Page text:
Monday, September 1, 2014
I'm pretty sure this has been done but anyway, here's my take on it. I used one Moda jelly roll. This one happens to be Plume, by Tula Pink. I needed extra fabric for the backing and binding but if you use cross-grain binding, you could easily use some of the extra strips for that. I like bias binding so I used some fabric from my stash. So anyway, here goes. All seams are a scant 1/4" and you should press seams as you go. When possible, nest seams at intersections. Oh, and please excuse the awful pictures. I took most of these in our old house which had horrible lighting and some were taken with my phone (what was I thinking?).
First separate your strips. I used the floral ones for the middles, but there weren't quite enough so I used some of my border strips for the missing middles. Make sure there are at least twenty-five border strips.
The ones on the right are extras that I didn't use on the front. They can be used as part of the backing (more on that later) or for binding.
Now take the strips for the borders. The first thing I always do is cut the selvages from the ends of the strips. Don't cut too much! Then, from each one, cut two 10.5" pieces and two 6.5" pieces. These will make up the border for one block. This will leave enough left for one "middle" for later. Repeat with twenty-four more border strips for a total of twenty-five sets. Set aside all of the extra pieces. In the picture below I already cut the extra piece.
Next you need to cut seventy-five 6.5" strips for the middles. I was able to get six from each "middle" jelly roll strip. I had nine of those so I had to cut an additional twenty-one 6.5" strips. Use the extra pieces from the border strips for this.
Separate the middles into sets of three. I put the darker/more solid strips in the center. You should have twenty-five sets.
Sew each set of three middles together as shown and press the seams.
Take your shorter border strips and sew them to the ends of the middle units as shown.
Then take the longer border strips and sew them to the sides as shown. One block done! Repeat until you have completed twenty-five blocks.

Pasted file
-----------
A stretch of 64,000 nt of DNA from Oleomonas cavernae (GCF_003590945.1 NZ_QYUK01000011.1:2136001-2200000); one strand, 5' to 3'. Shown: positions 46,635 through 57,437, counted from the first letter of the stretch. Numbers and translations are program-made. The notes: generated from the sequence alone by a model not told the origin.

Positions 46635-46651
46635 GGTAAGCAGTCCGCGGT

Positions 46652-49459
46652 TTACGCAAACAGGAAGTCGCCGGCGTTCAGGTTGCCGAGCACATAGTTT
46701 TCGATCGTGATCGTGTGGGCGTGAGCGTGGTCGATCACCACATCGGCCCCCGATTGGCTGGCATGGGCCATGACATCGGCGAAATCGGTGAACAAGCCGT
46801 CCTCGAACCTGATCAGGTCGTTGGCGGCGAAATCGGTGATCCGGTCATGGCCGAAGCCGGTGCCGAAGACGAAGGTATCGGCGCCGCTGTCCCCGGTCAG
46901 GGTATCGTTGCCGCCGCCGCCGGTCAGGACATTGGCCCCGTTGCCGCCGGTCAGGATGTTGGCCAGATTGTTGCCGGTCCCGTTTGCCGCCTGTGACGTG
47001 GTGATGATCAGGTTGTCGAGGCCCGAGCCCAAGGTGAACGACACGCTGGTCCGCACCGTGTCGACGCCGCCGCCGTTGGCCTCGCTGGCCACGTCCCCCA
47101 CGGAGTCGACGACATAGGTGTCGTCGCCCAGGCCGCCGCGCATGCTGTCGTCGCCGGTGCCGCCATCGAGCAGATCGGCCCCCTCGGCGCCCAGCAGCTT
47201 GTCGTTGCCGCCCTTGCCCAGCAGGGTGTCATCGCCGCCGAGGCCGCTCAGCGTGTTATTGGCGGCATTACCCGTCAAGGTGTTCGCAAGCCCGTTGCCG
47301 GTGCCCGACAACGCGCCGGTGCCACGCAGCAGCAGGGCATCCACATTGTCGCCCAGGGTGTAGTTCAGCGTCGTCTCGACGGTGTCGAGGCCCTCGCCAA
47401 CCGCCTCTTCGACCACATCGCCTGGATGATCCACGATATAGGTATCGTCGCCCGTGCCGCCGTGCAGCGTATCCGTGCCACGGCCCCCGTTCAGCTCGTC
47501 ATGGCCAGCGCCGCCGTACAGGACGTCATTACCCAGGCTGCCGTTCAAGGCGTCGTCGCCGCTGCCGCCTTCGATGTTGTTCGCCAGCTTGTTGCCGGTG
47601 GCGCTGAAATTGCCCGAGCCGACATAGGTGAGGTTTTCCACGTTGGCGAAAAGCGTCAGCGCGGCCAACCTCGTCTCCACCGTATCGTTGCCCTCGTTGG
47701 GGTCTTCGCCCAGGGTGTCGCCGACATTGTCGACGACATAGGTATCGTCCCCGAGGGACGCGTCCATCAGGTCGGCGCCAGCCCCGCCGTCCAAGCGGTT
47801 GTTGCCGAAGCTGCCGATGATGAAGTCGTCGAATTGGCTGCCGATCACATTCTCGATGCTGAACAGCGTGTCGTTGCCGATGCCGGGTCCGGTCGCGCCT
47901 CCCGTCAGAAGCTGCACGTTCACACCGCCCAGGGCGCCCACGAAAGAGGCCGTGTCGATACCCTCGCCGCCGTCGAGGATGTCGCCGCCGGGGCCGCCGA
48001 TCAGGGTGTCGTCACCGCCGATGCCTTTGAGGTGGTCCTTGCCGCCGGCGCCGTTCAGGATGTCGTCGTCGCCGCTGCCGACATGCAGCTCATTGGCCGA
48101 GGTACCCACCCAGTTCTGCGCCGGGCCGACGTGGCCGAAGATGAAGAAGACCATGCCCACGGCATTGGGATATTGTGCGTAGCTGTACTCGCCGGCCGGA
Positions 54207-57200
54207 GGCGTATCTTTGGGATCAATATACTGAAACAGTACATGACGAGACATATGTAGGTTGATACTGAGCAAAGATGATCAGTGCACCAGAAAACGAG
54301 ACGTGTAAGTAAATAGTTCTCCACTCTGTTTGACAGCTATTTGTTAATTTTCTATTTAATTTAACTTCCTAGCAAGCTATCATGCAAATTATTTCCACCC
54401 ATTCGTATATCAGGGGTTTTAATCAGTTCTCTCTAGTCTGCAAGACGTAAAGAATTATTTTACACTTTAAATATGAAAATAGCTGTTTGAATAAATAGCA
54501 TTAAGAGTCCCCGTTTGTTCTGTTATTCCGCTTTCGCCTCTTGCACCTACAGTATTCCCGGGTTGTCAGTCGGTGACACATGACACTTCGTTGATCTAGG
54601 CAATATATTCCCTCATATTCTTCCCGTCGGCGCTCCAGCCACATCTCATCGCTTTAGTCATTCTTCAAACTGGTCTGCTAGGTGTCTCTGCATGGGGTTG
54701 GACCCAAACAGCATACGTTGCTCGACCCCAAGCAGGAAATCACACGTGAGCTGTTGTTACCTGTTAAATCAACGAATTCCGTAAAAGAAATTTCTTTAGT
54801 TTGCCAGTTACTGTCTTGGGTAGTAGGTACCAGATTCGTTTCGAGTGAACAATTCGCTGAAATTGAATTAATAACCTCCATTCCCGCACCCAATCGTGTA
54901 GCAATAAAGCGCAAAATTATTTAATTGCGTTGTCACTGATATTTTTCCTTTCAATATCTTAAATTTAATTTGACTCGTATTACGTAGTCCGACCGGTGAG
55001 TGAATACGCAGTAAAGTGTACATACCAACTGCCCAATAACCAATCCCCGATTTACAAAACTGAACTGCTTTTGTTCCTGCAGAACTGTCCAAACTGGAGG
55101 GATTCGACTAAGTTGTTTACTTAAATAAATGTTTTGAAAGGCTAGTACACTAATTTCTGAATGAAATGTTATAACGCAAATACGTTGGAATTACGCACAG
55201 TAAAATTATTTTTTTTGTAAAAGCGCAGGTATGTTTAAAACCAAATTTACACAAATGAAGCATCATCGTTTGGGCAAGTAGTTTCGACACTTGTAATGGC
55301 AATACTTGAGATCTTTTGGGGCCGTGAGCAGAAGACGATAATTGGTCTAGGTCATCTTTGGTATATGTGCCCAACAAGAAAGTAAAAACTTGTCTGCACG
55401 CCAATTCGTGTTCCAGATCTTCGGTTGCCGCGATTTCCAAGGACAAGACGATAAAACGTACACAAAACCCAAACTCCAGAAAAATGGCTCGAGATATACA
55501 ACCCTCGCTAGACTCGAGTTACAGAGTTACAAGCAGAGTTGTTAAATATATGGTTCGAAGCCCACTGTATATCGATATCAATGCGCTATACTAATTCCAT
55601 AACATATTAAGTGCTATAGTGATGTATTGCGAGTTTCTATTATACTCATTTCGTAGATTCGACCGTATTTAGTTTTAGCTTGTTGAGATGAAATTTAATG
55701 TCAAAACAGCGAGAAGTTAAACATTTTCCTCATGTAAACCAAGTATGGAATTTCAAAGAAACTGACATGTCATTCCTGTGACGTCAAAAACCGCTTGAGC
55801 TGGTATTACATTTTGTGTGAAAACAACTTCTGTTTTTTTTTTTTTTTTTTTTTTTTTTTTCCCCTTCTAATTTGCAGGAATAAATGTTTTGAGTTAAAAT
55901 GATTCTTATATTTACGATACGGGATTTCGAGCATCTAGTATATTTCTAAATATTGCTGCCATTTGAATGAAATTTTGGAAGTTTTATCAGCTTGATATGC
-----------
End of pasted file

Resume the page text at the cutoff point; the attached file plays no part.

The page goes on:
Next lay out your blocks. I turned every other block so that the middles go in alternating directions. See those two blocks on the left side of the bottom row? I turned those before I sewed the blocks together.
Sew the blocks into rows, and then sew the rows together. Your quilt top is done! If you want to, you can add a border here with some matching or contrasting fabric. I didn't want a border.
Press the quilt top well using lots of starch. I use Magic Sizing. Prepare your quilt back. I chose to make the extra pieces into a larger block by sewing them bricklayer style and then trimming. Then I sewed the backing fabric (which I got ultra-cheap at Connecting Threads in the clearance section) around the block. Scroll down for pics of the back. Press your quilt back with lots of starch too.
Sandwich and baste your quilt. I used Elmer's School Glue to baste mine. I put the batting down and smoothed it out. Then laid the backing on top, folded back about 10" at a time, and drizzled the glue in a thin zig zag pattern. Smooth down the backing fabric and press to dry the glue quickly. Repeat all the way across the back. Then I flipped the whole works over and did the same for the quilt top. You want to use a very thin drizzle of glue and remember that it doesn't need to be a solid sheet of glue. My machine has never had a problem with sewing through glue basting but your mileage may vary.
Quilt as desired, then bind your quilt. Don't forget to add a label! I chose to do this corner thing with the label but I don't like the "pocket" effect it gives so I'm going to hand sew the free edge down. I made the label on my embroidery machine.
and here's the finished quilt. Pretty!
and the back, including the block made from the scraps. Yes, it went on a little crooked. Oops.
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